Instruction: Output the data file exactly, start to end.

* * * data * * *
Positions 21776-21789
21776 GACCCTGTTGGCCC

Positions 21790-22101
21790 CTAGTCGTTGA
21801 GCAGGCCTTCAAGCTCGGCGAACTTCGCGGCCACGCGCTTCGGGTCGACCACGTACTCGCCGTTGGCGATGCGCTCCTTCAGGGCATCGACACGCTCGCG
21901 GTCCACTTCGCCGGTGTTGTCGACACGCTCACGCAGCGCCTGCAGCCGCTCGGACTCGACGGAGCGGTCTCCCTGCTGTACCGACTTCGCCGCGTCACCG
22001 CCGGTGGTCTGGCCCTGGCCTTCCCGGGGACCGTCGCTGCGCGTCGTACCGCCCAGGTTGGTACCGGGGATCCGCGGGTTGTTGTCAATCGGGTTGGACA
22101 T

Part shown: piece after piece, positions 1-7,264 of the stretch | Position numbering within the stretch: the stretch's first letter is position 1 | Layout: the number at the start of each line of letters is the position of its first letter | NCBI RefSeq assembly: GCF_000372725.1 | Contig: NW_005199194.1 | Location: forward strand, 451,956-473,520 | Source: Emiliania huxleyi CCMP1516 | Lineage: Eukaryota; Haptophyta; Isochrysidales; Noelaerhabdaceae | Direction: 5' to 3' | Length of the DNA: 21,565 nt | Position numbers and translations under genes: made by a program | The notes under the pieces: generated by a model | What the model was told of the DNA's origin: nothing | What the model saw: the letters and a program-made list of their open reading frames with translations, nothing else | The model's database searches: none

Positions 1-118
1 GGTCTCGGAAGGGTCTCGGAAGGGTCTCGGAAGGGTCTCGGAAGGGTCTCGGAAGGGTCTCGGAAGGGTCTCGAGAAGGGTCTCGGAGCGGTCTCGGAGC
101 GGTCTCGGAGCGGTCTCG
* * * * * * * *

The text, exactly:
Positions 21776-21789
21776 GACCCTGTTGGCCC

Positions 21790-22101
21790 CTAGTCGTTGA
21801 GCAGGCCTTCAAGCTCGGCGAACTTCGCGGCCACGCGCTTCGGGTCGACCACGTACTCGCCGTTGGCGATGCGCTCCTTCAGGGCATCGACACGCTCGCG
21901 GTCCACTTCGCCGGTGTTGTCGACACGCTCACGCAGCGCCTGCAGCCGCTCGGACTCGACGGAGCGGTCTCCCTGCTGTACCGACTTCGCCGCGTCACCG
22001 CCGGTGGTCTGGCCCTGGCCTTCCCGGGGACCGTCGCTGCGCGTCGTACCGCCCAGGTTGGTACCGGGGATCCGCGGGTTGTTGTCAATCGGGTTGGACA
22101 T

Part shown: piece after piece, positions 1-7,264 of the stretch | Position numbering within the stretch: the stretch's first letter is position 1 | Layout: the number at the start of each line of letters is the position of its first letter | NCBI RefSeq assembly: GCF_000372725.1 | Contig: NW_005199194.1 | Location: forward strand, 451,956-473,520 | Source: Emiliania huxleyi CCMP1516 | Lineage: Eukaryota; Haptophyta; Isochrysidales; Noelaerhabdaceae | Direction: 5' to 3' | Length of the DNA: 21,565 nt | Position numbers and translations under genes: made by a program | The notes under the pieces: generated by a model | What the model was told of the DNA's origin: nothing | What the model saw: the letters and a program-made list of their open reading frames with translations, nothing else | The model's database searches: none

Positions 1-118
1 GGTCTCGGAAGGGTCTCGGAAGGGTCTCGGAAGGGTCTCGGAAGGGTCTCGGAAGGGTCTCGGAAGGGTCTCGAGAAGGGTCTCGGAGCGGTCTCGGAGC
101 GGTCTCGGAGCGGTCTCG